The past year has been all about transformation when it comes to the legal marijuana industry. Having previously been considered a taboo industry, this vision was firmly placed into the rearview mirror with the legalization of recreational pot in Canada as of Oct. 17, 2018.

In addition to Canada becoming the first industrialized country in the world to approve adult-use weed, we witnessed a handful of U.S. states legalize marijuana in some capacity, as well as the U.S. Food and Drug Administration approve its very first cannabis-derived drug. At every turn, whether it be a massive acquisition or a jaw-dropping initial public offering, marijuana and pot stocks continue to transform the way the cannabis industry is viewed.

A large American flag covering the facade of the New York Stock Exchange, with the Wall St. street sign in the foreground.

Image source: Getty Images.

Why don't all pot stocks uplist to the NYSE or Nasdaq?

Arguably one of the biggest trends in recent months is the uplisting of marijuana stocks from the over-the-counter (OTC) exchange to either the Nasdaq or New York Stock Exchange (NYSE). In total, seven pot stocks have uplisted to a major exchange.

There are a number of reasons uplisting makes sense. For starters, it means listing a cannabis company side by side with hundreds of time-tested business models. This adds validity to the marijuana business model and can help assure Wall Street and investors that the cannabis industry isn't going anywhere.

Additionally, listing on a major exchange improves volume-based liquidity, which can help reduce volatility, and is a means of rolling out the red carpet for Wall Street. You see, investment firms may not be willing to initiate coverage and/or invest in stocks listed on the OTC exchange. By moving to the Nasdaq or NYSE, this objection is overcome, putting the spotlight on the select few pot stocks that have made the move.

So, why don't all marijuana stocks uplist from the OTC exchange to either of the major U.S. exchanges? The answer is that there's a long list of uplisting criteria that most marijuana stocks probably wouldn't meet.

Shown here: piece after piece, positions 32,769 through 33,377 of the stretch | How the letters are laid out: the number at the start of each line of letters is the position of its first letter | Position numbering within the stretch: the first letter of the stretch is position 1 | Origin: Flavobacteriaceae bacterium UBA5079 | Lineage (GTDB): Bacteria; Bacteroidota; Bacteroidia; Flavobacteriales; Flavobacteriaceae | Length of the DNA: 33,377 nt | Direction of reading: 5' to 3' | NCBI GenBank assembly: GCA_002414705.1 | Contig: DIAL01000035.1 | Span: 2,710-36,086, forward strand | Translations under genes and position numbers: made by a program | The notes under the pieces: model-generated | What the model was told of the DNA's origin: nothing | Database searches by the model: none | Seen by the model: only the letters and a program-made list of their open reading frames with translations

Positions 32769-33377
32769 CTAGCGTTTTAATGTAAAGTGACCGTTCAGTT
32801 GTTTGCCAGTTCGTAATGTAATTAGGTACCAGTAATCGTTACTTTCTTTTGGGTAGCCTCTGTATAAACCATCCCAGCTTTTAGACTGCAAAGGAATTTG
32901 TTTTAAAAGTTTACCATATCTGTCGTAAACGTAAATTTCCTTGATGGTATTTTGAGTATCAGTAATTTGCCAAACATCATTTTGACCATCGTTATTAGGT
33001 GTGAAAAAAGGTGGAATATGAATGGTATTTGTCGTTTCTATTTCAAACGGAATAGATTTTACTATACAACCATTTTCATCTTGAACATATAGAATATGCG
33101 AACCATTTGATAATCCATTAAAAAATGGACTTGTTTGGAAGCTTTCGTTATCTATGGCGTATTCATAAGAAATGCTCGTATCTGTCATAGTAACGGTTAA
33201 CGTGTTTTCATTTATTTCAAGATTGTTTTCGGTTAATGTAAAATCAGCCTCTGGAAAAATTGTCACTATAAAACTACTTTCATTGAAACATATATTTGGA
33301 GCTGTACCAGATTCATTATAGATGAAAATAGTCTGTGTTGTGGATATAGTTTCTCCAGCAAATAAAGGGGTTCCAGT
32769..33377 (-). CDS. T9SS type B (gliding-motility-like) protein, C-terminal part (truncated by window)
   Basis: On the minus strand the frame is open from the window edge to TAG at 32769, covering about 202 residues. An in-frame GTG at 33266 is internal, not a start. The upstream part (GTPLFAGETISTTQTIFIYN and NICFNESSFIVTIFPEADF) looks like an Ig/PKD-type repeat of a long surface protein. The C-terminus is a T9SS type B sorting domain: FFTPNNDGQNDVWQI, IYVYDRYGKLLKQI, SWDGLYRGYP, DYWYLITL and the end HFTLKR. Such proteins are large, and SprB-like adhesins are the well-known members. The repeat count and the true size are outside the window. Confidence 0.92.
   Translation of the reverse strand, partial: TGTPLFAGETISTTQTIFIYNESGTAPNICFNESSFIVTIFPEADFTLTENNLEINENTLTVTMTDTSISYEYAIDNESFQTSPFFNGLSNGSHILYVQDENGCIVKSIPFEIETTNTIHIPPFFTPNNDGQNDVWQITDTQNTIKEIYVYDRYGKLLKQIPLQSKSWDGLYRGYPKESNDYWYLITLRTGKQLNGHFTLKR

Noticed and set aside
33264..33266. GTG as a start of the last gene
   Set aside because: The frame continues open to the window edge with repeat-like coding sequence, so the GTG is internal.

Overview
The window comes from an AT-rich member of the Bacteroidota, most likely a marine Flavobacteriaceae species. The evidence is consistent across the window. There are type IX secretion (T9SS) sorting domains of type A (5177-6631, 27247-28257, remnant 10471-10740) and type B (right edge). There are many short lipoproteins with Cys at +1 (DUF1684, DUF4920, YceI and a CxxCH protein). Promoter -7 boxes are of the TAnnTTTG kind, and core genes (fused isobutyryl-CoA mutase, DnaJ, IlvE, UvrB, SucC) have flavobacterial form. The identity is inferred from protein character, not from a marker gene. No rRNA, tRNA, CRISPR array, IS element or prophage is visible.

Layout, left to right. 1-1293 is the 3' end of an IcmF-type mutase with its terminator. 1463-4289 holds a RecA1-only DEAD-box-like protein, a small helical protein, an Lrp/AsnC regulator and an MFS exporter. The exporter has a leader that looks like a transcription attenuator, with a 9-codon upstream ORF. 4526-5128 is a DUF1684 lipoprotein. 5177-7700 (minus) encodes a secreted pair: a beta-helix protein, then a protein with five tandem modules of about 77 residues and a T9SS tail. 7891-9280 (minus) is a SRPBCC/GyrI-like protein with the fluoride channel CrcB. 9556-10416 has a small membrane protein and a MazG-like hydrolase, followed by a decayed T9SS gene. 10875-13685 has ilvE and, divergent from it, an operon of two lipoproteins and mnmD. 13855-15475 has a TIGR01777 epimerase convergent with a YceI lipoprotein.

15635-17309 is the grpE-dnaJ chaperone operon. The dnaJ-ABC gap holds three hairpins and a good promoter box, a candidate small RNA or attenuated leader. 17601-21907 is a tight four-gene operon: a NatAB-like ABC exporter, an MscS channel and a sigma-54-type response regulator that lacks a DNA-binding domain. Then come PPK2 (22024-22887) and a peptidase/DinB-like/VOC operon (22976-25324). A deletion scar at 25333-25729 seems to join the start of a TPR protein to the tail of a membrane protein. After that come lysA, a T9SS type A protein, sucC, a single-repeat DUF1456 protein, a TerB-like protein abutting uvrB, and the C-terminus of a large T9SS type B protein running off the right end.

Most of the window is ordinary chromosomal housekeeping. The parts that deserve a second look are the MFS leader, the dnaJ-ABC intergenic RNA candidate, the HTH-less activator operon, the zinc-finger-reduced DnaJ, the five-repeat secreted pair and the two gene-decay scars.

A television studio inside the Nasdaq stock exchange, complete with an electronic quote big board in the background.

Image source: Nasdaq.

The other pretty major issue is that neither the NYSE nor Nasdaq will allow companies that deal with federally illicit substances in the U.S. to be listed on their exchanges. In other words, since companies like Canopy Growth and Aurora Cannabis aren't trying to sell dried cannabis at the state level in the U.S., the NYSE has welcomed both with open arms from the OTC exchange. This eliminates the possibility for uplisting for vertically integrated dispensary operators like MedMen Enterprises that rely on the U.S. marijuana market.

This marijuana stock should soon move to a more reputable U.S. exchange

With uplisting providing quite the boost for most marijuana stocks that have made the move, the big question is, which company is next? Following passage of the Farm Bill this past December, I see only one logical choice: Charlotte's Web Holdings (OTC:CWBHF).

At year's end, Charlotte's Web, the United States' largest manufacturer and distributor of hemp-derived cannabidiol (CBD), had its products in 3,680 retail stores and had registered its second consecutive year of operating profits. CBD is the nonpsychoactive cannabinoid best known for its perceived medical benefits.

Before passage of the Farm Bill on Dec. 20, 2018, the legality of hemp and hemp-derived CBD was hit-or-miss, depending on the state. This meant that even if Charlotte's Web wanted to uplist to the Nasdaq or NYSE, it could not, because hemp plants and marijuana plants weren't distinguishable under the Controlled Substances Act. But the Farm Bill changed this by separating hemp plants from cannabis plants and legalizing hemp production and derivatives for commercial production. In effect, with one signature from President Trump, Charlotte's Web saw its primary business become legal at the federal level.

Four vials of cannabidiol oil lined up on a counter.

Vials of cannabidiol oil. Image source: Getty Images.

There are, of course, some kinks left to be worked out. For example, the FDA has thus far put its foot down on adding CBD to food, beverages, or dietary supplements, regardless of whether it's extracted from the hemp plant or cannabis plant. The FDA plans to review this policy and develop guidelines for CBD use as a potential food additive. But for now, the future of CBD in food and beverages is complicated.

Nevertheless, this shouldn't prevent Charlotte's Web, which boasts a robust market cap of $2 billion and a nearly $22 share price, from moving to a major U.S. exchange. The company's income statement certainly has the pedigree for a move into the spotlight. Full-year sales in 2018 grew to $69.5 million, with organic revenue growth of 74%. Furthermore, Wall Street is looking for the company, which now has easier access to more retail locations with the Farm Bill's passage, to grow sales 119% in 2019 to $152 million, then 106% in 2020 to $313.3 million.

It's an extremely profitable, high-margin business model, and it absolutely belongs on a major exchange.  My expectation is that sometime soon Charlotte's Web will be headed to the Nasdaq or NYSE.